Internal Revenue Bulletin: 2004-31
August 2, 2004
Corporate reorganizations; exchange of debt instruments. This ruling discusses the exchange of a debt security for a debt instrument in a reorganization.
Under the circumstances described below, whether a debt instrument issued by the acquiring corporation in a reorganization in exchange for a security of the target corporation is a security within the meaning of § 354 of the Internal Revenue Code.
On January 1, 2004, Target Corporation issues debt instruments with a stated maturity date of January 1, 2016. On the issue date, the debt instruments provide for a market rate of interest and are securities within the meaning of § 354. Target Corporation has outstanding one class of common stock. On January 1, 2014, pursuant to state law, Target Corporation merges into Acquiring Corporation in a transaction that qualifies as a reorganization under § 368(a)(1)(A). In the merger, the Target Corporation stockholders exchange their Target Corporation common stock for Acquiring Corporation common stock. Also in the merger, the Target Corporation security holders exchange their Target Corporation securities for Acquiring Corporation debt instruments with terms identical to those of the Target Corporation securities (including the maturity date), except that the interest rate is changed (for example, to reflect differences in creditworthiness between Target Corporation and Acquiring Corporation). The modification of the interest rate is a significant modification under § 1.1001-3 of the Income Tax Regulations.
Section 368(a)(1)(A) provides, in part, that the term “reorganization” includes a statutory merger. Section 368(b) provides that the term “party to a reorganization” includes a corporation resulting from a reorganization and both corporations, in the case of a reorganization resulting from the acquisition by one corporation of stock or properties of another corporation.
Section 354(a)(1) provides, in part, that no gain or loss shall be recognized if securities in a corporation that is a party to a reorganization are, in pursuance of the plan of reorganization, exchanged solely for securities in such corporation or in another corporation that is a party to the reorganization.
Section 1.368-1(b) sets forth the general rule that, upon an exchange, gain or loss must be recognized if the new property differs materially in kind or extent from the old property. The regulation then explains that the purpose of the reorganization provisions is to except from the general rule certain exchanges incident to readjustments of corporate structures that are required by business exigencies and that effect only a readjustment of continuing interests in property under modified corporate forms. Congress has recognized that when a taxpayer receives stock or securities in exchange for stock or securities owned by the taxpayer incident to a readjustment of a corporate structure, the new stock or securities are treated as taking the place of the stock or securities exchanged therefor. See H.R. Rep. No. 704, at 13-14 (1933).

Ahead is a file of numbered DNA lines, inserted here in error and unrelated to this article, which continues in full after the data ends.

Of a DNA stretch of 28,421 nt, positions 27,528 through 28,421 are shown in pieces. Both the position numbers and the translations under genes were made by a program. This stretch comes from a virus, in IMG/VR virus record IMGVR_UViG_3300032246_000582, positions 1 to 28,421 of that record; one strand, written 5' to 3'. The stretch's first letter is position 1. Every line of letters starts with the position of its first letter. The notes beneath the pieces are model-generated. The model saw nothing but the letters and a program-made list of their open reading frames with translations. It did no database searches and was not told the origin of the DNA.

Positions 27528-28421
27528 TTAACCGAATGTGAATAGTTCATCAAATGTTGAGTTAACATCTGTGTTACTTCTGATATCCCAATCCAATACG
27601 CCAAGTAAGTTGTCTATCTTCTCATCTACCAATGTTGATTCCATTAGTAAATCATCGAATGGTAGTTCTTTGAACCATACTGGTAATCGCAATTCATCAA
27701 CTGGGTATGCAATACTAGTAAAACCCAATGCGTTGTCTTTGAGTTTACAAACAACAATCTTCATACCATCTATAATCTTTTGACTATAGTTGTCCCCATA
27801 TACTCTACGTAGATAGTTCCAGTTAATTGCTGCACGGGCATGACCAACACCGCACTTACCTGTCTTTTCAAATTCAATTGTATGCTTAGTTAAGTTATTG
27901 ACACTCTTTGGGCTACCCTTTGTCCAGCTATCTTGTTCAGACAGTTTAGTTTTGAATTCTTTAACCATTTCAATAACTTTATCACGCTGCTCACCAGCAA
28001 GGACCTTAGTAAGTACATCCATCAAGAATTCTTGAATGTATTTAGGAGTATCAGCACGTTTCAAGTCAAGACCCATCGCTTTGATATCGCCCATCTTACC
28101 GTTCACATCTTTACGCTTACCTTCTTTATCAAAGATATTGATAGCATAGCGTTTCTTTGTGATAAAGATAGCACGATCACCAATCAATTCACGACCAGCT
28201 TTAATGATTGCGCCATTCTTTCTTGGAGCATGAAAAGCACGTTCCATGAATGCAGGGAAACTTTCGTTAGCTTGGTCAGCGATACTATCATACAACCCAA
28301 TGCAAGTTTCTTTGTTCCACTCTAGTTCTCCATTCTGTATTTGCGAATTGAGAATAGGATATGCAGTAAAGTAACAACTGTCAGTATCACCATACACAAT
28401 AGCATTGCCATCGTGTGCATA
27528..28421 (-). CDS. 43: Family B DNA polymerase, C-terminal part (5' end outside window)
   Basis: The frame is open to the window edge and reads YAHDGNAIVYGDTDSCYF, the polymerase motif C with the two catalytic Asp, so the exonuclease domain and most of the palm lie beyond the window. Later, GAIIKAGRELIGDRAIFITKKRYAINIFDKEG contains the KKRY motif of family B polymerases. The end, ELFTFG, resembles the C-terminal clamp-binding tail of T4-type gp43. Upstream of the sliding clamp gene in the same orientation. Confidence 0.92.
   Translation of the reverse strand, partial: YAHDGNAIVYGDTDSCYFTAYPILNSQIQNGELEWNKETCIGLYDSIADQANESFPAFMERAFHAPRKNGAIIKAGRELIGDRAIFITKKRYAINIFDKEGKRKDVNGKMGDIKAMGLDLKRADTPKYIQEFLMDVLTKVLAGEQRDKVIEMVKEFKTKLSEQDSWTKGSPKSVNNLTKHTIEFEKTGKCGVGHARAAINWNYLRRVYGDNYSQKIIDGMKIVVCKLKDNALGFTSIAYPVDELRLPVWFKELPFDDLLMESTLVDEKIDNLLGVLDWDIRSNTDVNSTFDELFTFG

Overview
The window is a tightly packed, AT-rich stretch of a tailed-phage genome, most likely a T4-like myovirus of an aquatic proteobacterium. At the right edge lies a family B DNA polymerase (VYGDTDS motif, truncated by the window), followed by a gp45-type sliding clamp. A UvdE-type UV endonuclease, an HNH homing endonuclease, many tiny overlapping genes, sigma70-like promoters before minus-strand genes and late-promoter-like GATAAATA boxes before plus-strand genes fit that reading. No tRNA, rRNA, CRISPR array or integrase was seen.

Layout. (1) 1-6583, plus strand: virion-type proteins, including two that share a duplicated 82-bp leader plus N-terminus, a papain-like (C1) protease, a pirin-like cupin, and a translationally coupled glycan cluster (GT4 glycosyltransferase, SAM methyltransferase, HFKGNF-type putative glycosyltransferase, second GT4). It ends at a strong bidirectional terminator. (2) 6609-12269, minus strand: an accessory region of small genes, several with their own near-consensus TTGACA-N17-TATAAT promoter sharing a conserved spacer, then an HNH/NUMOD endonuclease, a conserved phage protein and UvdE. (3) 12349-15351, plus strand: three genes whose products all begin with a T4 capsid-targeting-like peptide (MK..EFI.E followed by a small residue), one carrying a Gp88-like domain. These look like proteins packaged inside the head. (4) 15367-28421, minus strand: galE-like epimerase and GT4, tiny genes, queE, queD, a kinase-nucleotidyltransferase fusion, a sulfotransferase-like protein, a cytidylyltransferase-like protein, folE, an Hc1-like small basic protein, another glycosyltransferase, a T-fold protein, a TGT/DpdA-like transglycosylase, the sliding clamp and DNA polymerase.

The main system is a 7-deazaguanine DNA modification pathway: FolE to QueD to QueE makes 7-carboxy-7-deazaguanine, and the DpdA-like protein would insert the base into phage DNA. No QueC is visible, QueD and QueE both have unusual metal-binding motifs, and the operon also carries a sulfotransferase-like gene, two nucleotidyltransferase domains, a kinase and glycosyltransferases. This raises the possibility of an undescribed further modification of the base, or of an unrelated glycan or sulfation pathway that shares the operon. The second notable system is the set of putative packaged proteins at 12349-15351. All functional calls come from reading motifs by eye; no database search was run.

Neither § 354 nor the regulations under § 354 define the term “securities.” Under case law, an instrument with a term of less than five years generally is not a security. See, e.g., Pinellas Ice & Cold Storage Co. v. Commissioner, 287 U.S. 462 (1933) (holding that short-term notes payable within four months were not securities within the meaning of the reorganization provisions); Lloyd-Smith v. Commissioner, 116 F.2d 642 (2d Cir.), cert. denied, 313 U.S. 588 (1941) (holding that two-year notes were not securities); Neville Coke & Chemical Co., 148 F.2d 599 (3d Cir.), cert. denied, 326 U.S. 726 (1945) (holding that three, four, and five-year notes were not securities).
Under the foregoing authorities, an instrument with a term of two years generally would not qualify as a security. However, because the debt instruments of the Acquiring Corporation are issued in the reorganization in exchange for securities of the Target Corporation and bear the same terms (other than interest rate) as the securities of the Target Corporation, the debt instruments of the Acquiring Corporation represent a continuation of the security holder’s investment in the Target Corporation in substantially the same form. Therefore, the debt instruments of the Acquiring Corporation exchanged for the securities of the Target Corporation are securities within the meaning of § 354.
Under the circumstances described above, a debt instrument issued by the acquiring corporation in a reorganization in exchange for a security of the target corporation is a security within the meaning of § 354.
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